Consider Monsanto Canada v. Schmeiser , the subject of one of Kurtz's exhibitions. Percy Schmeiser, former mayor of Bruno, Saskatchewan, is the owner of a family canola farm. In the early 1990s Monsanto patented a gene in a variety of canola resistant to common weed killers. With Monsanto's seed, one could spray weed poison over the face of the earth, and if everything else were obliterated, these plants would spring forth in the emptiness, bushy and green. Indeed, it was precisely the relentless liveliness of said canola plants that nudges the story forward. In 1997, some of Schmeiser's canola plants were found flourishing in areas that had been sprayed with an otherwise comprehensive weed killer. Yet Schmeiser Enterprises had never purchased Monsanto seed and was never party to Monsanto's licensing agreement, which required farmers to pay royalties on each replanting of any seeds with this particular immunity.
Farmer Schmeiser's plants were probably cross-pollinated by accident -- anything from the wind carrying the seed to a sack of seed dropped from a truck to plant roots from a neighboring farm migrating beyond the lawyerly dictates of property boundary. Nevertheless, in 2004 the Supreme Court of Canada held that it didn't matter how the seeds ended up on Schmeiser's farm: if he harvested and thereby profited from the weed-resistant canola plants on his land, Schmeiser could be found guilty of patent infringement. The case has raised questions: if genetically modified organisms cross-pollinate with other plants, do we all become sharecroppers eternally indebted to corporate seed gods? This question brings us back to Kurtz. If the stuff of life is corporatized, does art about it become a form of interference in business? Does education about GM food become a theft of trade secrets? And if Kurtz is not accused of bioterrorism, why are he and Ferrell still being prosecuted so aggressively for something as seemingly minor as failing to fill out a requisition form?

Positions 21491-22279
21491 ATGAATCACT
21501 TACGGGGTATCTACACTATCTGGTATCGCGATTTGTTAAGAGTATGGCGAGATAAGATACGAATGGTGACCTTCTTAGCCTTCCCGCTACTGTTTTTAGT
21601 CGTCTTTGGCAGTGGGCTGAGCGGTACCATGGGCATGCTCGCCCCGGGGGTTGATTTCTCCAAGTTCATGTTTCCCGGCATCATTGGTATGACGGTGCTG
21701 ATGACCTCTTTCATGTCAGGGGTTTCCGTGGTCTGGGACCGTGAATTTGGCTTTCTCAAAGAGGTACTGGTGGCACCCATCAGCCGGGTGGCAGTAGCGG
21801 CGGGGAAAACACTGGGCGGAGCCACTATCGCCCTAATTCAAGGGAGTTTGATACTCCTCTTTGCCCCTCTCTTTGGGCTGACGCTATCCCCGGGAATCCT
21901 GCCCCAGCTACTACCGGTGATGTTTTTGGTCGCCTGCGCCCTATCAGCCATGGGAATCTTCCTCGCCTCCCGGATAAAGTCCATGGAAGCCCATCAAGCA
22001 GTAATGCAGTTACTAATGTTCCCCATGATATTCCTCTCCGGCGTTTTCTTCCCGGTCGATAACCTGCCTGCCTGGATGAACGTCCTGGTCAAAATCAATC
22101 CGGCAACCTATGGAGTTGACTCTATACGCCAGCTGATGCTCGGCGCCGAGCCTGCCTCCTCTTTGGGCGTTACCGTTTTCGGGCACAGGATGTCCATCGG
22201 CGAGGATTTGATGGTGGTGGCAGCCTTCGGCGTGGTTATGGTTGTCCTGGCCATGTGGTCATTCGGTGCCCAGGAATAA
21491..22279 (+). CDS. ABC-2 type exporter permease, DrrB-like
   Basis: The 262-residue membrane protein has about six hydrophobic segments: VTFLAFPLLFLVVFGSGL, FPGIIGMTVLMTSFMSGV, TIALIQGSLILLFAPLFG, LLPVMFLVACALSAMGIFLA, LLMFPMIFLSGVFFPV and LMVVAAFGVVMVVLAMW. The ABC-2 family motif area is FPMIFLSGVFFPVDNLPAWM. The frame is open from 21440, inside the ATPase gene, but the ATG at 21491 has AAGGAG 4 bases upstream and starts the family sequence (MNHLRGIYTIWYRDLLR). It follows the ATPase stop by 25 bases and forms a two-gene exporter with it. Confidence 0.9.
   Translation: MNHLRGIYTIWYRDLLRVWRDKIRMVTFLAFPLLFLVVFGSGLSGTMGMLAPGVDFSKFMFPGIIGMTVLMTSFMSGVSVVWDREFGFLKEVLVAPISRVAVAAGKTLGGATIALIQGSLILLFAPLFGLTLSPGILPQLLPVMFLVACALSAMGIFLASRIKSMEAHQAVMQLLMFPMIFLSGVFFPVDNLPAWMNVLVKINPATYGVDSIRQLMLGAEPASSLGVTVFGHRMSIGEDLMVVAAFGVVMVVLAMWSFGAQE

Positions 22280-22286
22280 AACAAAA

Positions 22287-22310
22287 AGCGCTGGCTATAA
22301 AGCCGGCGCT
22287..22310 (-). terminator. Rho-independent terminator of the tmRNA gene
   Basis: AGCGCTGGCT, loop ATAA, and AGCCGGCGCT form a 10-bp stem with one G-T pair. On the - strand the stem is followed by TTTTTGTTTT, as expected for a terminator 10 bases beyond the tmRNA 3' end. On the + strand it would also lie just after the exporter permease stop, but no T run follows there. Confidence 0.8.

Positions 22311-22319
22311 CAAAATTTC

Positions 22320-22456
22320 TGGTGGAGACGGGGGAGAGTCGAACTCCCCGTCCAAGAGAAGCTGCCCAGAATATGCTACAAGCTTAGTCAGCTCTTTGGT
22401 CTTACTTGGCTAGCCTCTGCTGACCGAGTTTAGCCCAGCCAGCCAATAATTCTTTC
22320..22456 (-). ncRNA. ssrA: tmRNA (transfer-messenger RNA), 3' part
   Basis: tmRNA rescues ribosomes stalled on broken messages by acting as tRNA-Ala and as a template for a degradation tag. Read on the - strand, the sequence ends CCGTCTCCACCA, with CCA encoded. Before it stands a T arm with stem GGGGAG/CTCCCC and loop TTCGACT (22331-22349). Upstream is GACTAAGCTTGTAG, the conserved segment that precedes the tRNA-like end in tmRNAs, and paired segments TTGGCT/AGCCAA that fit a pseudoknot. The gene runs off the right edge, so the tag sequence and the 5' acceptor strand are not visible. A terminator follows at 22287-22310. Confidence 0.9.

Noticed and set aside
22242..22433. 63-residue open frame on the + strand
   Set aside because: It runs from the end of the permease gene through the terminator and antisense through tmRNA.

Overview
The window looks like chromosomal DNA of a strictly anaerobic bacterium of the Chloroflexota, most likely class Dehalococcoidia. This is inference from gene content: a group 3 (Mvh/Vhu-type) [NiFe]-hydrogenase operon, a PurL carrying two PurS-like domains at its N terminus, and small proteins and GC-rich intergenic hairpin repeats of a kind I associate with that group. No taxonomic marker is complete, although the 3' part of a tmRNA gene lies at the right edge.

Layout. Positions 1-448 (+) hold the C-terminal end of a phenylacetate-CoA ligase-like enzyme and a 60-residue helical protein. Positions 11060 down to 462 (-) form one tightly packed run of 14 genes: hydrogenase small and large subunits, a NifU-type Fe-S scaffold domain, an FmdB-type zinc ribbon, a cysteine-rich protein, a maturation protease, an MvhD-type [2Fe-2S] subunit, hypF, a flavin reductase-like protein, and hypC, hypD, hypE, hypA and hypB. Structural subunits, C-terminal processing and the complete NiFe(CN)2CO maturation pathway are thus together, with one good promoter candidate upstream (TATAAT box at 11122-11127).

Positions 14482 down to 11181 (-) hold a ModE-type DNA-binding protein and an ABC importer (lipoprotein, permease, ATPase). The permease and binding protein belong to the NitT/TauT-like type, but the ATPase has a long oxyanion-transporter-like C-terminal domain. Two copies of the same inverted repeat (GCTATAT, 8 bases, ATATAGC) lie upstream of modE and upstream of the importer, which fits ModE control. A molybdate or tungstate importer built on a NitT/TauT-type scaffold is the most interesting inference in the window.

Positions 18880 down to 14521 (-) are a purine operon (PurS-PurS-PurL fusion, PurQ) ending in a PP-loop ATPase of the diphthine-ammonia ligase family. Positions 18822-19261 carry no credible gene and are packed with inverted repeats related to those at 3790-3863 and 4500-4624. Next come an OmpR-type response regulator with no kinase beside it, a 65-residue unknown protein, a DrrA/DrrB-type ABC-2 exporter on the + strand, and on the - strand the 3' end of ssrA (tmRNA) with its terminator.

But there are other questions, particularly in academia, where Kurtz's case has caused a storm of apprehension: Kurtz is, after all, not the only professor or artist seen as trouble. Recently scholars from around the world have been barred from the United States for reasons stated and unstated, but all in the name of Homeland Security. They include a South African peace activist, a Canadian antipoverty worker, an Iraqi epidemiologist, most Cuban academics, a Greek economist, a British musician, a Bolivian historian. And as other countries have adopted their own versions of Homeland Security, the tables are turning on our own: Medea Benjamin, founder of the exuberant antiwar group Code Pink, was denied entry to Canada because of her numerous arrests for peaceful acts of civil disobedience.
Anyway, I hereby attest to the above as based on my best knowledge and good faith. I plan to mail this to my mother. In case I've made a mistake, I'd hate to risk twenty years for mail fraud.
For more information about this case go to caedefensefund.org.
Patricia J. Williams, a professor of law at Columbia University and a member of the State Bar of California, writes The Nation column "Diary of a Mad Law Professor."